A couple of articles in the Los Angeles Times give a little detail of the “Ciao Def” party Aug. 27, 1993, which featured The Red Devils as entertainment at the “funeral.” And with the funeral, Rubin’s Def American became American Recordings . (“King King” was issued as Def American 9 26795-2 and American 65660.) [EDIT: Updated 12/4/11 with mention from Sept. 1, 1993 Long Beach Press-Telegram]
DEF’S EXCELLENT ADVENTURE DIES
By Bill Higgins, Los Angeles Times
Aug. 30, 1993
The Scene: “The Death of Def,” Friday’s publicity stunt/funeral service for the first word in Def American Recordings’ name. The company will now be known as American Recordings.
The “ceremony of honored entombment” was held at Hollywood Memorial Park’s Chapel of the Psalms. The after-party was at Shatto 39 Lanes bowling alley. In a rock ‘n’ roll way, it made complete sense: First you go to a funeral, then you go bowling.
The Cause of Death: Def began its brief life as rap-culture street slang. The deceased adjective once meant “excellent.” But, in an all-too-common story, the word started hanging around with the wrong element-suburban kids and record company executives. This led to inclusion in Webster’s dictionary. Nothing kills a hip word like mainstream respectability.
New York’s Rev. Al Sharpton, who gave the eulogy, said def meant, “more than excellent. Like, defiantly excellent with a bang. Now the bang is out of def. It lost its exclusivity to the in, defiant crowd. It died of terminal acceptance.”
The Buzz: It’s not like Elvis. Def is dead. Surviving relatives include fresh, fly and dope.
The Last Rites: In an open casket were relics from friends of the deceased: hats, press releases, albums and harmonicas. Alongside were floral tributes. Beret-wearing Black Panthers stood guard with prop shotguns and AK-47s. After Sharpton’s eulogy, in a rare funeral appearance, the Amazing Kreskin did his mind-reading routine using Tom Petty and Rosanna Arquette. He also sent four mourners into spontaneous hypnotic trances.
Overheard: “Are you guys cremating or burying?” asked a male guest. That question was soon answered. Mourners followed a 19th Century-style horse-drawn hearse and a six-piece brass band playing “Amazing Grace” past the mausoleum that holds Rudolph Valentino’s remains to a freshly dug grave with a simple black granite slab inscribed DEF.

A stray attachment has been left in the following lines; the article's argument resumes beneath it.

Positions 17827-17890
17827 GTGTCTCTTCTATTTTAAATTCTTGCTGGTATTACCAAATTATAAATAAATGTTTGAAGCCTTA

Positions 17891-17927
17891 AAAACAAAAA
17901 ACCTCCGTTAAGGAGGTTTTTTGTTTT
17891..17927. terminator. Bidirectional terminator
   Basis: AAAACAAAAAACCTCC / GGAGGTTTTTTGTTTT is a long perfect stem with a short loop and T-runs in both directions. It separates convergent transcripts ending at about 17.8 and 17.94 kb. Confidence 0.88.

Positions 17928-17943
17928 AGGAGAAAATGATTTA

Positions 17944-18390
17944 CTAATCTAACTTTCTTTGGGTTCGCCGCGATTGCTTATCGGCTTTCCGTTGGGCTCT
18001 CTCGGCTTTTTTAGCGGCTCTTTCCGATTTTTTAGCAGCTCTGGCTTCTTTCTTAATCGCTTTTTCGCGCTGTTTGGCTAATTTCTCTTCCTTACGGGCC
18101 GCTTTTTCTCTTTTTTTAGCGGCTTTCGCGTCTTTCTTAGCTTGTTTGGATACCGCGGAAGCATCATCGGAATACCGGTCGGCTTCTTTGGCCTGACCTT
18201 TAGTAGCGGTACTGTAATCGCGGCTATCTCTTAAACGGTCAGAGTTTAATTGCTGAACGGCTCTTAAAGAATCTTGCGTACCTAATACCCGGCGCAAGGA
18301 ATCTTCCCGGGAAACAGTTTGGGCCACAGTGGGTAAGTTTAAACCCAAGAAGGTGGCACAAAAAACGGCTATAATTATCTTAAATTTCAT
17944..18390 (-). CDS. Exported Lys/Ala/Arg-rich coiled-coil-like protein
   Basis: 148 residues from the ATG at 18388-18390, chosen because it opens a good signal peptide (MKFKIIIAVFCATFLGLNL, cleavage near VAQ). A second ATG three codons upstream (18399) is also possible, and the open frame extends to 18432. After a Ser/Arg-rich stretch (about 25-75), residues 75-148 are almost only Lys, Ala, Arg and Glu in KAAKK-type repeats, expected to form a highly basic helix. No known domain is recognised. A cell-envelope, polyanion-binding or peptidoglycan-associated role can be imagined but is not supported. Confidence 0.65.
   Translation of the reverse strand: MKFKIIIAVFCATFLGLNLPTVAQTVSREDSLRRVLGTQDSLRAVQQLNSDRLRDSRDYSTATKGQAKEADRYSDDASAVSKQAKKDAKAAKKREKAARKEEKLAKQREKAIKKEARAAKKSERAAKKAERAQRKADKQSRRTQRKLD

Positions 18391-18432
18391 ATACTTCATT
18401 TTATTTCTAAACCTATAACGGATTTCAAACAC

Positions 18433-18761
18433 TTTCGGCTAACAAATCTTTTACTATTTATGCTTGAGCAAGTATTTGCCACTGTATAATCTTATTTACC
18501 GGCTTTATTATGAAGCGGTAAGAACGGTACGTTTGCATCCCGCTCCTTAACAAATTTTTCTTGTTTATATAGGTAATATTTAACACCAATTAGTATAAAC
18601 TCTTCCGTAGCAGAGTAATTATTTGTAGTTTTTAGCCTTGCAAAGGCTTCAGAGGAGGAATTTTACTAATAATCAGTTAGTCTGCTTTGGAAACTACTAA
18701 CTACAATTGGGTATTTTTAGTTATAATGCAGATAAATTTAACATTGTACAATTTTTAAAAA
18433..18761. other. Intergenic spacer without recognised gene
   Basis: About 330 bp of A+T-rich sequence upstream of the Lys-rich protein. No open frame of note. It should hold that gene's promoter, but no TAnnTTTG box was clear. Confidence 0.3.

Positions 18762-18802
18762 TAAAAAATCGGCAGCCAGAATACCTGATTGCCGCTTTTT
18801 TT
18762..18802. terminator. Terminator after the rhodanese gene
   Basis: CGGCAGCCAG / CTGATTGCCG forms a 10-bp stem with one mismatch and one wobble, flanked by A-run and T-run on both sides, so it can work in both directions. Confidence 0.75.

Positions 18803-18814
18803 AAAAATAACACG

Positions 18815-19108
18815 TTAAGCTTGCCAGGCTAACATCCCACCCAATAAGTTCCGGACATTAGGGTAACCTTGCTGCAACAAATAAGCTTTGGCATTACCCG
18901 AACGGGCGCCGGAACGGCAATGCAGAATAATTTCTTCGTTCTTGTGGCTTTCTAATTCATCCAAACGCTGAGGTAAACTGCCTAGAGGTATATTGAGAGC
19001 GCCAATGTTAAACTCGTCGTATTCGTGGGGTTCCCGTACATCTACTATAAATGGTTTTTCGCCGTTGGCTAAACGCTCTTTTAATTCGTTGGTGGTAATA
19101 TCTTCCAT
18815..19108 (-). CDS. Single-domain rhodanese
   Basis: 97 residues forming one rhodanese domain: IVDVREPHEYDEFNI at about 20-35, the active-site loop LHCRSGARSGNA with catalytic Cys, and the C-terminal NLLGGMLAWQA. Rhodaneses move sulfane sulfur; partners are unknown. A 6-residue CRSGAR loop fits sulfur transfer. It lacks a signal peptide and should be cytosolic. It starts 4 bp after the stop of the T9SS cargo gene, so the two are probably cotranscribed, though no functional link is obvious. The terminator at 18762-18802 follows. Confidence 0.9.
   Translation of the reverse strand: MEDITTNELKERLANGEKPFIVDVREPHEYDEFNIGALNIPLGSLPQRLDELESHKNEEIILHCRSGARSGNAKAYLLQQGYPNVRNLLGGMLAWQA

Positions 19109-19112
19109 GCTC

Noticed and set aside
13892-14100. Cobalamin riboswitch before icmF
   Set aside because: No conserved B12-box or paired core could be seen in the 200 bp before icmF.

Who Was There: About 500 mourners at the cemetery, plus 2,000 more at the bowling alley. Guests at the chapel were older, the ones at Shatto Lanes more the Tattoo Generation. They included Petty, Arquette, Bushwick Bill, the Red Hot Chili Peppers’ Flea, Sir Mix-A-Lot, Swell’s Monte Vallier, Warner Bros. Records chairman (and pallbearer) Mo Ostin, Mike Bone and Depeche Mode’s David Gahan.
The After-Party: Let’s just say the mourners bury better than they bowl.
Dress Mode: Was there ever a record-company party where black was more appropriate? For women, a typical outfit was an all-black combo of veil, miniskirt, lace stockings and cowboy boots. American Recordings’ bereaved founder, Rick Rubin, wore a floor-length black cassock, Ray-Ban sunglasses, a white Sikh turban, strands of red Hindu rudraksha beads and left a thick wake of incense aroma as he entered the chapel.
Most Persistent Afterthought: What kind of people are running this cemetery that they let rock ‘n’ rollers run loose in it?
And then, from Sept. 5, 1993:
ROCK ‘N’ BOWL WILL NEVER DIE: The L.A. rock community is collectively nursing bowlers’ elbows after two major bowling parties last weekend. First, there was Rick Rubin’s combination wake for the term Def and birth of the new name for his company, American Recordings. With the mob scene at the Shatto 39 lanes-including Rosanna Arquette, the band Raging Slab and even Heidi Fleiss (at least those were the rampant rumors)-the actual sport quickly degenerated into inebriated stunt bowling, with people sending two or three balls down lanes at a time as the label’s Red Devils played rockin’ blues numbers.
Finally, from the Sept. 1, 1993, Long Beach Press-Telegram:
Besides (Heidi) Fleiss, the party, which was held in L.A.’s Shatto 39 Lanes bowling alley, featured appearances by American Recordings founder Rick Rubin, Tom Petty, Rosanna Arquette, Warner Bros. Records chairman Mo Ostin and R.E.M. and Nirvana producer Scott Litt, and about 2,000 other people, which, as it turns out, is a lot of people for a bowling alley. Entertainment was provided by the blues demons, the Red Devils and the ’70s-style rockers Raging Slab, who instantly entered the What’s Hot! Hall of Fame with a version of Mountain’s “Mississippi Queen.”